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Meeting the “Internet United” challenge: when Poland hosted the Internet Governance Forum

Home > Observatory and resources > Expert papers > Meeting the “Internet United” challenge: when Poland hosted the Internet Governance Forum

The sixteenth edition of the Internet Governance Forum (IGF) was held from 6 to 10 December 2021 in Katowice, hosted by the Polish government under the aegis of the United Nations. An important Internet governance event, the IGF is a global platform that facilitates exchanges between stakeholders on Internet-related public policy issues: governments, intergovernmental organisations as well as private firms, the tech community, the academic world and civil society.

In January 2021, UN Secretary-General António Guterres set out ten priorities to move from an “annus horribilis” to an “annus possibilitatis”[1]. The ninth placed the priority on seizing the opportunities of digital technologies, insisting on the roadmap for digital cooperation and its implementation which notably includes “the strengthening of the Internet Governance Forum”, and affirming that “an open, free and secure digital future is possible”.

A successful hybrid format. Katowice, the capital city of the Silesian Voivodeship, a city prospering thanks to its mining resources – coal in particular – and its steel industry, was chosen to host the Forum in a hybrid format: at the MCK international conference centre and online. Special attention was paid to the quality of the hybrid format proposed to ensure meaningful participation from both those present on site in Poland and those connected thousands of miles away. Having been present in person, I can confirm that the exercise was a success: the free flow of exchanges and the handover between speakers, moderators and participants allowed for fruitful and detailed discussions, including in the traditionally very active IGF chat. The IGF village was also both physical and virtual, with an IGF France stand manned by Afnic.

FGI Poland 2021

From language to cultural diversity. Although the plenary discussions were interpreted into the 6 official languages of the United Nations, this should be extended to enable all participants to contribute in their chosen language. Fostering multilingualism is a key factor in inclusion in the light of global issues regarding the development of the Internet and Internet governance.

Encouraging greater participation in the Forum. The global Forum was held following intense preparatory work actively supported by Poland, represented by Krzysztof Szubert, the Multistakeholder Advisory Group (UN IGF MAG) and its chairperson, Anriette Esterhuysen. This work resulted in an engagement phase initiated on 31 August with the aim of engaging people in IGF discussions and identifying synergies between different activities to facilitate cooperation. These synergies tend to develop both at a thematic level, with the development of good practices, and with national and regional IGFs like France IGF, the 2021 plenary session of which was held on 25 November.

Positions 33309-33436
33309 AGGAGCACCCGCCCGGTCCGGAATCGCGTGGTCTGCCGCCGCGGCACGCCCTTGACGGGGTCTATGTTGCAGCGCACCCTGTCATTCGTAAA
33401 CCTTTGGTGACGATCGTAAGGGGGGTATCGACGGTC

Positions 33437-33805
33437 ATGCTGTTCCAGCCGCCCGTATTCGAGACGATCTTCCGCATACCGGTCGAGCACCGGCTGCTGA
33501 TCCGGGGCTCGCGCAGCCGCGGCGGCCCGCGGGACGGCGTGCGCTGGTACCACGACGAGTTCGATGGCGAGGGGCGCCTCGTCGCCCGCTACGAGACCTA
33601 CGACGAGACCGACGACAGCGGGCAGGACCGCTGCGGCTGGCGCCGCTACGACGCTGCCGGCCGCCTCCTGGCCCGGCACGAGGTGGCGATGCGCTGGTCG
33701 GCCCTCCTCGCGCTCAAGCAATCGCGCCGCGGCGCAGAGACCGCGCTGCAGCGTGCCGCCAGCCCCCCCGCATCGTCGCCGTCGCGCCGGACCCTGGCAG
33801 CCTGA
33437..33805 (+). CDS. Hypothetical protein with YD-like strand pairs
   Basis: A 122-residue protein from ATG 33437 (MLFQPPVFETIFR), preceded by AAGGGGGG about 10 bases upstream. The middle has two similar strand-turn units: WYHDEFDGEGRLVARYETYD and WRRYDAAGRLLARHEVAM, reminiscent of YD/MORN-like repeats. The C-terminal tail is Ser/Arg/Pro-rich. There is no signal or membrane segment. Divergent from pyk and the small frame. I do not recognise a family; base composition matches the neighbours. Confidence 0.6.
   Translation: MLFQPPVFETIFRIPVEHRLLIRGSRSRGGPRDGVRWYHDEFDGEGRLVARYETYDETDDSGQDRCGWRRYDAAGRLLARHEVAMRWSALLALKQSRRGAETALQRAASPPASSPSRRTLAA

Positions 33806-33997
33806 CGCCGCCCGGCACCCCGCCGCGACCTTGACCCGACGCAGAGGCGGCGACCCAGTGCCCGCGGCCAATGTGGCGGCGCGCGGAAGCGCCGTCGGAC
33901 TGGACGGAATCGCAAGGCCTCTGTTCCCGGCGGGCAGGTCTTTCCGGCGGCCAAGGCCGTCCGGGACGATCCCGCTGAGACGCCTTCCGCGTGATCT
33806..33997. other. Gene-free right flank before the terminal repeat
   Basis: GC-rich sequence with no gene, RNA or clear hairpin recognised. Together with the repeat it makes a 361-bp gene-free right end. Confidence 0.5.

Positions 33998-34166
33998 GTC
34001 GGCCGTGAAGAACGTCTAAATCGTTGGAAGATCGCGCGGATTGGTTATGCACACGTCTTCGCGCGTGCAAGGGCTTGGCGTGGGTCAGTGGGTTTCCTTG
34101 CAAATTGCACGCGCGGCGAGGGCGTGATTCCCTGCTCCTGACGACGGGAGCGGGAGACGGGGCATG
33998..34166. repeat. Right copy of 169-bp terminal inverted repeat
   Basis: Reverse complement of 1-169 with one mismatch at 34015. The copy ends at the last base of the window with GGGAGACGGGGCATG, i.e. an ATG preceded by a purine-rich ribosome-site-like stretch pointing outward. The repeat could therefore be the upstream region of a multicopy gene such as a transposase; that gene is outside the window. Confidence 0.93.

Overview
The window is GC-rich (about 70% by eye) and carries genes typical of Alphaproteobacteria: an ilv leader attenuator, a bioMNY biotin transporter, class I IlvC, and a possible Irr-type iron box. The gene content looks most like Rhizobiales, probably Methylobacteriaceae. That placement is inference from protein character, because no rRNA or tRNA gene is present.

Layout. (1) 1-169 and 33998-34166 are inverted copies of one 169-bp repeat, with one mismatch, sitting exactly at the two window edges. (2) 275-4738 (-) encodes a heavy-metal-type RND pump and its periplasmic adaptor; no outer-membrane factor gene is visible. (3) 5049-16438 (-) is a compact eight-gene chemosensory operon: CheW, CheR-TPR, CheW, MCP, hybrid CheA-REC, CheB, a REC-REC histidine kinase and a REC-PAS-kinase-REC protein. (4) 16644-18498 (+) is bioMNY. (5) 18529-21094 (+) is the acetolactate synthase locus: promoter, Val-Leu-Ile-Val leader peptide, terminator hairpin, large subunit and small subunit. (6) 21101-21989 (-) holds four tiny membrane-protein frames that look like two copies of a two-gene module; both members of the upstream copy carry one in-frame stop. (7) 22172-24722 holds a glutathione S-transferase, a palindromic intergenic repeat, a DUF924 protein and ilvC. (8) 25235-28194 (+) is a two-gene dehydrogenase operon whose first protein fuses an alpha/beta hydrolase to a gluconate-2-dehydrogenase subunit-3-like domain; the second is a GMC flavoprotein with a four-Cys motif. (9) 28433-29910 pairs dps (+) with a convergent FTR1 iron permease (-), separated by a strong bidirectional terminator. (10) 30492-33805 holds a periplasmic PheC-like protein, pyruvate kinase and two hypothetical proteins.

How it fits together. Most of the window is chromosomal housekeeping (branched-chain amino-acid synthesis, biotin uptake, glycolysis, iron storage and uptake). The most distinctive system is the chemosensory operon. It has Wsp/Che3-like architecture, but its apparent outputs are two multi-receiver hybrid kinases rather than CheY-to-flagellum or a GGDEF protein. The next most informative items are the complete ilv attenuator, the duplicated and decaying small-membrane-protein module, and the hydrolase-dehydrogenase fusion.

“Fostering multilingualism is a key factor in inclusion in the light of global issues regarding the development of the Internet and Internet governance”

Photo Lucien Castex : Castex Lucien

Lucien Castex

Representative for Public Affairs

See the biography

After Paris in 2018, Berlin in 2019 and a 100% online global IGF in 2020 in the midst of the COVID-19 pandemic, this 2021 edition brought together some 2,700 on-site participants and over 10,000 in total representing 175 countries. Held under the theme “Internet United”, all current central issues concerning the evolution of the Internet were addressed, from inclusion to trust in cyberspace. 6 key themes:

  • Economic and social inclusion and human rights,
  • Universal access and meaningful connectivity,
  • Emerging regulation: market structure, content, data and consumer/user rights regulation,
  • Environmental sustainability and climate change,
  • Inclusive Internet governance ecosystems and digital cooperation,
  • Trust, Security, Stability.

At a time of talk of a Digital Decade in the EU with support for a set of digital rights and principles, the hosting of the Internet Governance Forum demonstrates the vitality of the multi-stakeholder model when it comes to addressing global issues regarding Internet-related public policies. If changes are needed, they are to promote concrete results in the light of the 2030 Agenda and the 17 Sustainable Development Goals, to develop multilingualism which lies at the heart of international society and, of course, to strengthen interactions with national IGFs which are cornerstones of the model.

[1] Address by the UN Secretary-General at the General Assembly to examine the report on the UN’s activity, 28 January 2021.